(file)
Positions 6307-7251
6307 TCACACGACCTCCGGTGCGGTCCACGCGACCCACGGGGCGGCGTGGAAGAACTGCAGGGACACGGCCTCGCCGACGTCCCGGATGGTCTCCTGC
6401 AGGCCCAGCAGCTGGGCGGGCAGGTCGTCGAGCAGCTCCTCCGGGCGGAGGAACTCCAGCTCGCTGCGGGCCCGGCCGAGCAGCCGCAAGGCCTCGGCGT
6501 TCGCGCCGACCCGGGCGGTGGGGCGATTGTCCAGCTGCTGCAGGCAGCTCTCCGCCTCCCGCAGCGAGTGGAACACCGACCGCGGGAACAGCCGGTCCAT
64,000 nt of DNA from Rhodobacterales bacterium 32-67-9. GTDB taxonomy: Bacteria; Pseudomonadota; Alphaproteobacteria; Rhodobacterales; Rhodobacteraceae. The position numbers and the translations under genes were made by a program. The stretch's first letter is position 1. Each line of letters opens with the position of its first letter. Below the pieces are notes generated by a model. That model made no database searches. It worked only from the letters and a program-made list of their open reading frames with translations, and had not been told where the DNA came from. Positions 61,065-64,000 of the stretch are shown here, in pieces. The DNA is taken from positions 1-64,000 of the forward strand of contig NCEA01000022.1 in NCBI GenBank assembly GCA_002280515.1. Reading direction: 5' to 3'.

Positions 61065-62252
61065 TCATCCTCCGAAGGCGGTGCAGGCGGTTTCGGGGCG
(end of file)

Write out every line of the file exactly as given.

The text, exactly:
Positions 6307-7251
6307 TCACACGACCTCCGGTGCGGTCCACGCGACCCACGGGGCGGCGTGGAAGAACTGCAGGGACACGGCCTCGCCGACGTCCCGGATGGTCTCCTGC
6401 AGGCCCAGCAGCTGGGCGGGCAGGTCGTCGAGCAGCTCCTCCGGGCGGAGGAACTCCAGCTCGCTGCGGGCCCGGCCGAGCAGCCGCAAGGCCTCGGCGT
6501 TCGCGCCGACCCGGGCGGTGGGGCGATTGTCCAGCTGCTGCAGGCAGCTCTCCGCCTCCCGCAGCGAGTGGAACACCGACCGCGGGAACAGCCGGTCCAT
64,000 nt of DNA from Rhodobacterales bacterium 32-67-9. GTDB taxonomy: Bacteria; Pseudomonadota; Alphaproteobacteria; Rhodobacterales; Rhodobacteraceae. The position numbers and the translations under genes were made by a program. The stretch's first letter is position 1. Each line of letters opens with the position of its first letter. Below the pieces are notes generated by a model. That model made no database searches. It worked only from the letters and a program-made list of their open reading frames with translations, and had not been told where the DNA came from. Positions 61,065-64,000 of the stretch are shown here, in pieces. The DNA is taken from positions 1-64,000 of the forward strand of contig NCEA01000022.1 in NCBI GenBank assembly GCA_002280515.1. Reading direction: 5' to 3'.

Positions 61065-62252
61065 TCATCCTCCGAAGGCGGTGCAGGCGGTTTCGGGGCG